Once Best of the Super Juniors began, Takagi revealed he was determined to retain his undefeated streak through the tournament and did so in some of its best matches. Sho fell short of beating him on the opening night of A Block action. Takagi faced another formidable obstacle in IWGP Junior Heavyweight Champion and fan favorite Dragon Lee, but he came out on top of the Japanese vs. Mexican dragon battle. He put over his opponent and all the foreign wrestlers in the tournament as “awesome”, but also stated he thought it should be a “Japanese fighter who is victorious at the end” of the tournament, to applause from the crowd.

Taiji Ishimori, who signed with NJPW months before Takagi and became a BOSJ finalist, then a singles champion earlier this year, started calling out Takagi, his former friend (in kayfabe; his actual longtime friend in real life) as early as the pre-tournament press conference. After a month of verbal jabs, by the time they clashed on the last night of A Block competition, the Bullet Club member was the only person who could have blocked Takagi from the final. In the end, the Dragon defeated the Bone Soldier in a banger of a match that Takagi teased might be only the beginning of their rivalry.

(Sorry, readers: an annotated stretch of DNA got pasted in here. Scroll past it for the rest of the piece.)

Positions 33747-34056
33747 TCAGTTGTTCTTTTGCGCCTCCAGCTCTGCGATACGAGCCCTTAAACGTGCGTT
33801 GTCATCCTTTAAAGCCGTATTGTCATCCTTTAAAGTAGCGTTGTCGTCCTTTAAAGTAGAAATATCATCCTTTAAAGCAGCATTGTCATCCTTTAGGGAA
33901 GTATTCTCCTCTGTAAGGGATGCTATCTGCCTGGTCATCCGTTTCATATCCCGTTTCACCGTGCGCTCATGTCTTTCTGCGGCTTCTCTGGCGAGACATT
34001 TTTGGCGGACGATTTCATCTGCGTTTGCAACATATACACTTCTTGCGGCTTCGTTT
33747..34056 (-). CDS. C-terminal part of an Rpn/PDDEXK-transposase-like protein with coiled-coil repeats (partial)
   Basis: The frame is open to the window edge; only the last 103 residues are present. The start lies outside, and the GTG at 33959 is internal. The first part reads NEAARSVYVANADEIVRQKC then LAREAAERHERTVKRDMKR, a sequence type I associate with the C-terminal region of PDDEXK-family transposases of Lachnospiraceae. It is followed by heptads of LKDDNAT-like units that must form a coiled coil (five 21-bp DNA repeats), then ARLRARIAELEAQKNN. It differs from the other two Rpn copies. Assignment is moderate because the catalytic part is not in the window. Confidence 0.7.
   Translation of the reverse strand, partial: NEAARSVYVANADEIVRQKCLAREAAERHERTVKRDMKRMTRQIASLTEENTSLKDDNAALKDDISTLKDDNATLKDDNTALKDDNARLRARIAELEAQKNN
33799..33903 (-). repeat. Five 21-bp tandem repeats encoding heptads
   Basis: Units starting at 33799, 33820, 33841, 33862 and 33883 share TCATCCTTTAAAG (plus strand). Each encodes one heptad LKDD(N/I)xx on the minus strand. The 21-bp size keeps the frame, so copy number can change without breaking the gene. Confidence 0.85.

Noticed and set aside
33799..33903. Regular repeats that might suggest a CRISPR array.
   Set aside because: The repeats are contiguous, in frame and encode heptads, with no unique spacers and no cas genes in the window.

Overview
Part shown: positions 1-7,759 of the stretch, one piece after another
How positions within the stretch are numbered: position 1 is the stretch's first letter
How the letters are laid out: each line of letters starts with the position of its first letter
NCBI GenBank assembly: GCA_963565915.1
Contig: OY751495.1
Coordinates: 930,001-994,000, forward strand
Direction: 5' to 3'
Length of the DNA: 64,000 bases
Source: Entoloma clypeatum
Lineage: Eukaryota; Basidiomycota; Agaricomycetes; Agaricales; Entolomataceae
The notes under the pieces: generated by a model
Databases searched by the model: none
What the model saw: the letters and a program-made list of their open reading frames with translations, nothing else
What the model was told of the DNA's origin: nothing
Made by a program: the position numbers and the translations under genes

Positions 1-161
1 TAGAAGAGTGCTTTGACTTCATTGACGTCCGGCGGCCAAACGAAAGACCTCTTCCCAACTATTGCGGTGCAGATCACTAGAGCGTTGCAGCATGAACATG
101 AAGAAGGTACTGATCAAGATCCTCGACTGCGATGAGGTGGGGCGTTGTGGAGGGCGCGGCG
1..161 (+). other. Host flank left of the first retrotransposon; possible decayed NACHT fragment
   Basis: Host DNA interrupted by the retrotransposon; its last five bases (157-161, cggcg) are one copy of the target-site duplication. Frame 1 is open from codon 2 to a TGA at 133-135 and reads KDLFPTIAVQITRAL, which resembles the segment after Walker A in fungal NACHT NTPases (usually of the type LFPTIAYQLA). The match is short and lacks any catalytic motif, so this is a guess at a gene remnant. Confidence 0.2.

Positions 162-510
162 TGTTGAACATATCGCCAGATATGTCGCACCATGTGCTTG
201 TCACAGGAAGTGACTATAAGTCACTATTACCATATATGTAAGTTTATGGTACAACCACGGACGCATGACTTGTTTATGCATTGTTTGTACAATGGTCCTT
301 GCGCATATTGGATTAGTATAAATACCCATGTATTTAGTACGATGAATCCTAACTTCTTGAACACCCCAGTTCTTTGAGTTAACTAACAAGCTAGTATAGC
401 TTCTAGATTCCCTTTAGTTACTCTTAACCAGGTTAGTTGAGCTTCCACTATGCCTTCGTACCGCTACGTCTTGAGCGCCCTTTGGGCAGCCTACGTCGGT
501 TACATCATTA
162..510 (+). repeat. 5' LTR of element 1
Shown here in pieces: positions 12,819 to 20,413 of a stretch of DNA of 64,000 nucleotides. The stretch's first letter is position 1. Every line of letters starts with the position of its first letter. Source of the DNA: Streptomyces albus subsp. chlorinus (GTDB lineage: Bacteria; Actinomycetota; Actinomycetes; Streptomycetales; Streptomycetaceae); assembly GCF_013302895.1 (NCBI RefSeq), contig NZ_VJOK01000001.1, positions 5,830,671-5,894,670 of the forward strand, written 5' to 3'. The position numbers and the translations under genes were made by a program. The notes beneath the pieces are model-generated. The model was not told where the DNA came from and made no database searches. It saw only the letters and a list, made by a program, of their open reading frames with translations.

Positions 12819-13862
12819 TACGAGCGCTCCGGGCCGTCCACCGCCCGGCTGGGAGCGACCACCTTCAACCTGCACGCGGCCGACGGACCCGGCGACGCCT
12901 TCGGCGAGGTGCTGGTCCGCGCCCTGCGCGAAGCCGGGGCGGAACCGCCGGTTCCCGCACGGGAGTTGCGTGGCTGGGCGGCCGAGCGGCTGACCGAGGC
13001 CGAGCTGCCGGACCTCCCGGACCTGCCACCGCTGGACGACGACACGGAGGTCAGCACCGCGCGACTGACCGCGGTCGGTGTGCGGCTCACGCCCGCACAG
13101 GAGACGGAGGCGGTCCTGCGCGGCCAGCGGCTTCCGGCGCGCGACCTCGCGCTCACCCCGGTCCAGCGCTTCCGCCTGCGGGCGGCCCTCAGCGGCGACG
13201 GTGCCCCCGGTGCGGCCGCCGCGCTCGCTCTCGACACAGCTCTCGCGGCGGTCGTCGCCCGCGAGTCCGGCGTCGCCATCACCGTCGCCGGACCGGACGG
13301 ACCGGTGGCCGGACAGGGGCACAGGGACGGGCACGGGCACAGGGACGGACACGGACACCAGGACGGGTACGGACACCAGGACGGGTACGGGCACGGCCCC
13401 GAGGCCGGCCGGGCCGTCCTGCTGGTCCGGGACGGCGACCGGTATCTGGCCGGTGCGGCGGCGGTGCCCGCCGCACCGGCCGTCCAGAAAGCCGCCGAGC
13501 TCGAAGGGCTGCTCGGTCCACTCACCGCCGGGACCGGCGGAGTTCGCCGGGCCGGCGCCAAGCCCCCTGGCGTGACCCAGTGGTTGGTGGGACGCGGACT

While a finals win for Takagi would be the culmination of a months-long climb to the top, it would be another entry on ever-growing list of NJPW accomplishments for his opponent, B Block winner Will Ospreay. Ospreay became the first British wrestler to win Best of the Super Juniors in 2016. This was only the beginning of his dominance in the junior heavyweight division, and he has now won the IWGP Junior Heavyweight Championship twice. Ospreay has also teased what seems like an inevitable move to the heavyweight division, putting on muscle, winning the NEVER Openweight Championship from Kota Ibushi in the opener of this year’s Wrestle Kingdom, and defeating multiple much larger opponents in this year’s New Japan Cup.